From here then I resume my journey to Hunstanton but I find that soon I am taking my first diversion of the day to call at the RSPB reserve at Snettisham. Reading the boards along the way there is clearly a lot to see here, but a serious element of walking would be involved. To reach the reserve I drive down long country lane towards the coast where the reserve stretches all around. There are many small lakes and ponds wherever you look with much birdlife taking advantage of the water and grassland. It is said that the coast around the reserve is where Norfolk stares at Lincolnshire across the Wash. I stop a couple of times in the lane to examine the area through the binoculars. It is at one of these stops that I spot some large birds in the grass that I did not recognize. I decide to take some photographs and soon decide that the Telephoto lens is needed to get any recognizable image. To set it up was going to take al little time and I hoped that the birds would stay and pose for me. Finally with everything ready I wait patiently to get a good unobstructed view. Suddenly something spooked them and I thought I had lost my chance when about six of them took flight. However they circled round where they were and I was able to follow them through the lens and got several pictures I was quite pleased with. So with usable images this will be your challenge for today. This is the best one and the bird is carrying something in its mouth as it flies around. So the question is what am I and do you know what I am carrying?
Having spent the best part of an hour in pursuance of a good picture I rejoin the road and move on unhindered to Hunstanton. Hunstanton is known locally as Sunny Hunny and today it lived up to its name with glorious weather. The original settlement here was Old Hunstanton a little further along the coast where there is an old unused Lighthouse and the ruins of St Edwards Chapel in front of it. (PIC Lighthouse) In 1848 the Royal Hotel was built overlooking the sea. I drove past it and today it is the Golden Lion pub. I did call in to Brancaster to try and see a shipwreck, the SS Vina, visible from the harbour. I asked a local fisherman if he could point it out for me. He showed me where it was but the tide was in and it was submerged.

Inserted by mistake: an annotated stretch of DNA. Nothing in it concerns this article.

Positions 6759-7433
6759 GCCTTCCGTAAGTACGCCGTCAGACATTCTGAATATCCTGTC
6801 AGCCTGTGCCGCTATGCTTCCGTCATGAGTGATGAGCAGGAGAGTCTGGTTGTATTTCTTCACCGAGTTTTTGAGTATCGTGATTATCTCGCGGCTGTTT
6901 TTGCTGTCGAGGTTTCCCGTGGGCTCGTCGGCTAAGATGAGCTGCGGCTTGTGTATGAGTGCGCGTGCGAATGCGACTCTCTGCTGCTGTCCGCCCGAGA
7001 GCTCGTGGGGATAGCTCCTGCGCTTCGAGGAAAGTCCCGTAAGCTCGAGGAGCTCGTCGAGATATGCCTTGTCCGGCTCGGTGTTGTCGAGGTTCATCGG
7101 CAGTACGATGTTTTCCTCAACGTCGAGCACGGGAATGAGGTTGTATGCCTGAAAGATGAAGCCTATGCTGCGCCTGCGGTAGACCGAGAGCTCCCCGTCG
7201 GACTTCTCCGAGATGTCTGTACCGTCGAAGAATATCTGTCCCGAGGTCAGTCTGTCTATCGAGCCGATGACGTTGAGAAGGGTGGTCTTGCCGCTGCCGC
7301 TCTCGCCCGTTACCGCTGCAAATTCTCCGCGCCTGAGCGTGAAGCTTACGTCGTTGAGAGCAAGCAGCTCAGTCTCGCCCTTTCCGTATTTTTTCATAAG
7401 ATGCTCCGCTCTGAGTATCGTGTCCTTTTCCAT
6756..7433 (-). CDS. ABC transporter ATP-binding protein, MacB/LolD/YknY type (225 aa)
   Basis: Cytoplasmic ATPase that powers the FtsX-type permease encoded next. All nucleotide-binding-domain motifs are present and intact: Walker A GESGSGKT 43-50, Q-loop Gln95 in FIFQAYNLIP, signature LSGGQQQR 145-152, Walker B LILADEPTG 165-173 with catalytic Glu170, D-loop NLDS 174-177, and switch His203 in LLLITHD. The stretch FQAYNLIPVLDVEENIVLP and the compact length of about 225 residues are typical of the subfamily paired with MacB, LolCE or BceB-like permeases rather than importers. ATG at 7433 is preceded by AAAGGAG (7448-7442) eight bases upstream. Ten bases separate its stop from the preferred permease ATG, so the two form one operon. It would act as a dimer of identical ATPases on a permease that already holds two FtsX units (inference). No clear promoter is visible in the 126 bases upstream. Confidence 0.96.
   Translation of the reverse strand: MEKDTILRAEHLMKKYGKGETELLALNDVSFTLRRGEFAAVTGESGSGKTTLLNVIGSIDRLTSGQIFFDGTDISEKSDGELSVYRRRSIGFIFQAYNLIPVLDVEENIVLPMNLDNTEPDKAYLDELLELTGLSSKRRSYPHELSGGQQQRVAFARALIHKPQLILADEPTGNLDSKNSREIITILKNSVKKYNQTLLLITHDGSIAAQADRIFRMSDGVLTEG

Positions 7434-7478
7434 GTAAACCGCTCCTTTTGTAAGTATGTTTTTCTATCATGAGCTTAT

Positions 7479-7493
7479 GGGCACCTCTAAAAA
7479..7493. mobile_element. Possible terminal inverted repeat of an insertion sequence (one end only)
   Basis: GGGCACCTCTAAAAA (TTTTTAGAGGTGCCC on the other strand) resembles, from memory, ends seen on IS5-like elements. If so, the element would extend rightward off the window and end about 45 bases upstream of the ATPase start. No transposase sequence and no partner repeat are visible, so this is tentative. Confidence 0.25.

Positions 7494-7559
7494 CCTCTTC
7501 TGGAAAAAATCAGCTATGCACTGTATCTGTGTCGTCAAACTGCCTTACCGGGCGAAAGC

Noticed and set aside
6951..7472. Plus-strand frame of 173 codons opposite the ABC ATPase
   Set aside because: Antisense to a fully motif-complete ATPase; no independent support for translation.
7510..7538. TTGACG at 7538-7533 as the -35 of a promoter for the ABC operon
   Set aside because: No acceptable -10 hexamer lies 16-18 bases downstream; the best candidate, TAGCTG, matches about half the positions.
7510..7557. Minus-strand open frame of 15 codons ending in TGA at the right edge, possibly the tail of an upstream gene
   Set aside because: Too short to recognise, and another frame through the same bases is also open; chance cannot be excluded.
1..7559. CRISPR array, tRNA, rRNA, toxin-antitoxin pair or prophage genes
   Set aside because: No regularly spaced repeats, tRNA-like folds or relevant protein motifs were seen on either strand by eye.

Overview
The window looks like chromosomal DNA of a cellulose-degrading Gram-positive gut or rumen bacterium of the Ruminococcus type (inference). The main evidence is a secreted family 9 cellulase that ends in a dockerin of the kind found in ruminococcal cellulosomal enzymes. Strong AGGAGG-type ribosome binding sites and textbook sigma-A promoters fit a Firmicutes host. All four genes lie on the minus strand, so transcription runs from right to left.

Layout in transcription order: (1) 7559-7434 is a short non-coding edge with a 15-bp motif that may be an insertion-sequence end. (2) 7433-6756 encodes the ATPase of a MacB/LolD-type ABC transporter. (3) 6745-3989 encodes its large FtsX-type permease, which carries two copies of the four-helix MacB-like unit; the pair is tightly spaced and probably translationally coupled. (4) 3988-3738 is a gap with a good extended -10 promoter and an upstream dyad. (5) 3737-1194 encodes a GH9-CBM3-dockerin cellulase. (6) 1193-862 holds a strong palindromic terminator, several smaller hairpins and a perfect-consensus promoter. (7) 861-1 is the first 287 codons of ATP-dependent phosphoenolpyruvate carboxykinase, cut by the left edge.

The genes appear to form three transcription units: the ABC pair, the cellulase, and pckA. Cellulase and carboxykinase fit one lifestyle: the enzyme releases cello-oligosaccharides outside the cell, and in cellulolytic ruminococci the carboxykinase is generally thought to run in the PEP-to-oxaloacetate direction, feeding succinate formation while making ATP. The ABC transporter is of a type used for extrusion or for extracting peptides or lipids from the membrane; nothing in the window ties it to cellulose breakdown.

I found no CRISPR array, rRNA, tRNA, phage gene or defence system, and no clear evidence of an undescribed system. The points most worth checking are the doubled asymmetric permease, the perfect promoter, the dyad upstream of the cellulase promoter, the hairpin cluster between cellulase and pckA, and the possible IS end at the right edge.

The next place on this journey is Wells Next the sea. Here I found the Wells harbour light railway, a 10.25 inch gauge line that stretches from the harbour and takes passengers to the beach about 1 mile from the town. It is apparently the longest railway line of this gauge anywhere in the world.
Also at Wells is the Holkombe national nature reserve set in dense woodland consisting of different varieties of Pine tree that grow in the sand. There is a local delicacy in Wells of a fleshy plant called the Samphire or Glasswort that is found growing in the salt marshes. It is sold in the town during the summer.
Before reaching my final destination of the day near Cromer I call at Sheringham which is a small coastal town. Its history centre’s on fishing mainly but with some farming. The fishing relies mostly on Crabs and Lobsters, although some Whelking is carried out. At its peak the town had about 200 fishing vessels and today there are only eight operating. Sheringham is believed to be the only place in the world to have four of its original lifeboats and there are plans to extend the museum in which to house them along with some Crab boats. In the old Lifeboat shed an old lifeboat powered by sails is being restored.
Setting the Satnav for the last time today will take me to the caravan site, Incleboro Fields in the village of West Runton just a short distance from Cromer, where I will call at tomorrow. In the 1990’s a fossil was discovered of and Elephant and after much excavation an almost complete skeleton was discovered. Archaeologist has been able to identify it as a Mammoth standing about 4 meters tall and weighing 10 tonnes.
The caravan site sits adjacent to a small golf course and high above the sea which it overlooks. The site is set in woodlands and spread out over a vast expanse. The road around the site is 1.5 miles long and as it climbs the land has been terraced to provide level pitches for the caravans. Many of the pitches have good views of the sea whilst others face inland toward the woodland. It is a tranquil site and despite its size it is a quiet place to stay.
Tomorrow I will end my day at Lowestoft and on the journey there will be plenty of opportunities to travel close to the sea and finally in to Lowestoft.
I look forward to reporting on my next trip.